Of all the reviews, those for [b:The Gormenghast Trilogy: Titus Groan/Gormenghast/Titus Alone|457382|The Gormenghast Trilogy Titus Groan/Gormenghast/Titus Alone|Mervyn Peake|https://i.gr-assets.com/images/S/compressed.photo.goodreads.com/books/1174932286l/457382._SX50_.jpg|38776] were the most accurate. I just knew that I had to get my hands on this book because it completely filled the bill for all my literary tastes.

Basically, this is the story of an isolated society in decline; full of gloomy atmosphere. Gormenghast itself is a massive city/castle, full of forgotten rooms in abandoned wings, mysterious and often bizarre characters filling arcane positions in the noble household while the ancient stones slowly crumble to dust. Gloom, rot and decay are evident everywhere in the castle. Before our eyes the head of the family slowly sinks into madness and a chaotic interloper schemes to bring about the downfall of the Groan legacy.

I won't go into details about the plot or characters, other reviews have already done this masterfully and I don't want to be redundant. I'll be honest, this book isn't for everyone; especially those who want a lot of action or romance. Readers who enjoy heavy atmosphere and a slowly building plot with lots of Gothic gloom and doom will be happy to read this literary gem. The character names are a constant delight, as are the sly jokes at the narcissistic and foolish notions of human society.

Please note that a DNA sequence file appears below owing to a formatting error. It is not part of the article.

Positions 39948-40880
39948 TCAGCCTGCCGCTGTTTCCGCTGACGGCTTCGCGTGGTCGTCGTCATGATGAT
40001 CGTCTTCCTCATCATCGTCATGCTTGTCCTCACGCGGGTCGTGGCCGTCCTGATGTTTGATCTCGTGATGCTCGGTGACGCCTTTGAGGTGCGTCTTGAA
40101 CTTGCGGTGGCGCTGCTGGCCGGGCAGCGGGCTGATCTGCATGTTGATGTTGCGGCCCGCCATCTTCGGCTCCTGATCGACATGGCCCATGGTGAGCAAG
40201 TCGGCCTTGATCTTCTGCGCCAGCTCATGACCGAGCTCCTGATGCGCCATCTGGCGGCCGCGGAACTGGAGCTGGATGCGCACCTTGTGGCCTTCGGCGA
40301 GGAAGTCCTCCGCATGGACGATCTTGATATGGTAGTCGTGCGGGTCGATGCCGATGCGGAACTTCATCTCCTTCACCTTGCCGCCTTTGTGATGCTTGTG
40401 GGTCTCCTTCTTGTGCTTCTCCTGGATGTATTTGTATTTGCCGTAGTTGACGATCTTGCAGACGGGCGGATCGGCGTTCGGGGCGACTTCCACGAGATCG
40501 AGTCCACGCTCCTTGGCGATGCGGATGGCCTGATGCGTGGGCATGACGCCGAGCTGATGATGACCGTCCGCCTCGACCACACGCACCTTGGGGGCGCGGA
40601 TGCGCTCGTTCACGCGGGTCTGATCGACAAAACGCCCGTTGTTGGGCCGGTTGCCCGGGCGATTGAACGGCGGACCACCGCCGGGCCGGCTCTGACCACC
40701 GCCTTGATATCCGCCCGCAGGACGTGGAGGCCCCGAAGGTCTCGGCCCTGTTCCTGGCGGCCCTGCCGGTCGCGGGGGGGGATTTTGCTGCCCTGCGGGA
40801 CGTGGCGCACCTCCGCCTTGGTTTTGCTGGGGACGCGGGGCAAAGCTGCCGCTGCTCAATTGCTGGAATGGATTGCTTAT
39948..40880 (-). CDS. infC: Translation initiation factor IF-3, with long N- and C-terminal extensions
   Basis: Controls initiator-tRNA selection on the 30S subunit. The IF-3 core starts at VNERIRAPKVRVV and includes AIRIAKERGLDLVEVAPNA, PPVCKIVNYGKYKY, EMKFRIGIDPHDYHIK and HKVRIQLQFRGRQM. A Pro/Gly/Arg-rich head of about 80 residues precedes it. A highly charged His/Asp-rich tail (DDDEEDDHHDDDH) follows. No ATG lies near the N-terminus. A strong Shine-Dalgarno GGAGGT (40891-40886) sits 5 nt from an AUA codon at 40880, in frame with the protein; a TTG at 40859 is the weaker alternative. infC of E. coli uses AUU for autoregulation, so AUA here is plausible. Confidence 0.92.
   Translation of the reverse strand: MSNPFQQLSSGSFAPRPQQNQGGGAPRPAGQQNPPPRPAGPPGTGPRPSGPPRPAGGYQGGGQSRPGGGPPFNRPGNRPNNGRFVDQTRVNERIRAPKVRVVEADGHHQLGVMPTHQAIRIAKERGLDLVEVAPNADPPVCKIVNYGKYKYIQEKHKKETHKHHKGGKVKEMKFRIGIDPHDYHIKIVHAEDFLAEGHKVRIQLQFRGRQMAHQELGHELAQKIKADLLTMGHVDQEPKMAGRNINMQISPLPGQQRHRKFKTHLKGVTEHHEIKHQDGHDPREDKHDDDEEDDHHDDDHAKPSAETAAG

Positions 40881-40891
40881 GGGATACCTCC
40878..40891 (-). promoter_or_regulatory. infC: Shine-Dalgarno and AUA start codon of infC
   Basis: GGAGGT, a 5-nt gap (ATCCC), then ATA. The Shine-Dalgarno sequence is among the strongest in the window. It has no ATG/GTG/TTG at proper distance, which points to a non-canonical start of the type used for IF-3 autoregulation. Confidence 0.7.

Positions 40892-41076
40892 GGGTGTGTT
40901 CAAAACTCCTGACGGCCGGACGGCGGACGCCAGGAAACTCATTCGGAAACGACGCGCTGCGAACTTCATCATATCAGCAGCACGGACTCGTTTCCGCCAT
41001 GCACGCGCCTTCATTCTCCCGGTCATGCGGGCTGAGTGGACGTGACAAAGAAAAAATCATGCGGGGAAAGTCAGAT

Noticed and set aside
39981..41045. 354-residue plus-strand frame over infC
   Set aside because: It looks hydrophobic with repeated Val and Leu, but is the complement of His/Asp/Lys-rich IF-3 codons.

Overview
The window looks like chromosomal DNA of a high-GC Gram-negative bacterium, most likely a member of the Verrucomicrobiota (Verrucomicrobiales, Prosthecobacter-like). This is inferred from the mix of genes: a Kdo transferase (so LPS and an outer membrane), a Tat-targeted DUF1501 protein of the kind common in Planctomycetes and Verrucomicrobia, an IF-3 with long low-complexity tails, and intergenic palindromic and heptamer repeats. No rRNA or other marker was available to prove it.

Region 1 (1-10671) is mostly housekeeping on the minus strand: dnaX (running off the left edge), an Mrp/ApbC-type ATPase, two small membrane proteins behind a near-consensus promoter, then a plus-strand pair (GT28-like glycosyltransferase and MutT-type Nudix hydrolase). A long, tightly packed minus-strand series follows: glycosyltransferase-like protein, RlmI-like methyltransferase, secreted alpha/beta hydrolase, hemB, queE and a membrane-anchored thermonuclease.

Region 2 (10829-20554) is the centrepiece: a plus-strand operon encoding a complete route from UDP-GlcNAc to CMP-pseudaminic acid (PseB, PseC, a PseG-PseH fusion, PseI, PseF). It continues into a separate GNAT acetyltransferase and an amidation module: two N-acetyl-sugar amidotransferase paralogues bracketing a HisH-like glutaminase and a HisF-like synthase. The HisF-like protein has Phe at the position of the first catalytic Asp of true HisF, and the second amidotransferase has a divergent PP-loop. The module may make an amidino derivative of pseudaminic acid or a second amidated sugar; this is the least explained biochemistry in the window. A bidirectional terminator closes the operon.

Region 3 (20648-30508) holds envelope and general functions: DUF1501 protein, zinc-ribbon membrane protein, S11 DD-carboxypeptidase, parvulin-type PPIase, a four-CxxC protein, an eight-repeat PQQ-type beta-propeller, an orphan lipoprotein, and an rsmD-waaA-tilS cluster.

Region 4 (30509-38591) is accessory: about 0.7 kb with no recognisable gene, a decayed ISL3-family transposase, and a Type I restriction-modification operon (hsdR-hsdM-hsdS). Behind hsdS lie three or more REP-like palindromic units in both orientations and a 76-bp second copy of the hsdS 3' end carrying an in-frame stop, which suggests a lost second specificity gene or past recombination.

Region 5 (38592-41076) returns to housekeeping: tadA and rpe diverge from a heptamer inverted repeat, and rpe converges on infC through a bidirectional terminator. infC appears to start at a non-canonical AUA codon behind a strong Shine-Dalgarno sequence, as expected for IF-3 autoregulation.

There are newer, more popular fantasy novels I could be reading. I'm familiar with what they have to offer, the literary equivalent of a "dinner party" hosted by broke-ass twenty-somethings in which there is no actual dinner, just a lot of gluten-free, non-lactose, sugar-free snacks and endless shots of various candy-flavored vodkas. Your fellow guests will be prone to high-drama drunken behavior and repetitive, predictable stories. Gormenghast will host an eight course meal with a wide variety of flavors and subtle textures and a wine thoughtfully paired with each course. The other guests might be a bit odd, but the conversation will be lively and fascinating and none of them will invite you back to their mom's basement for some anonymous sex, and are unlikely to puke a rainbow-hued puddle into your lap. Everyone gets to choose which party they attend; it's a clear choice to me. ( )
3 vote Equestrienne | Jan 5, 2021 |
Showing 1-5 of 66 (next | show all)
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» Add other authors (23 possible)

Author nameRoleType of authorWork?Status
Peake, Mervynprimary authorall editionsconfirmed
Burgess, AnthonyIntroductionsecondary authorsome editionsconfirmed
Crisp, Quentin S.Introductionsecondary authorsome editionsconfirmed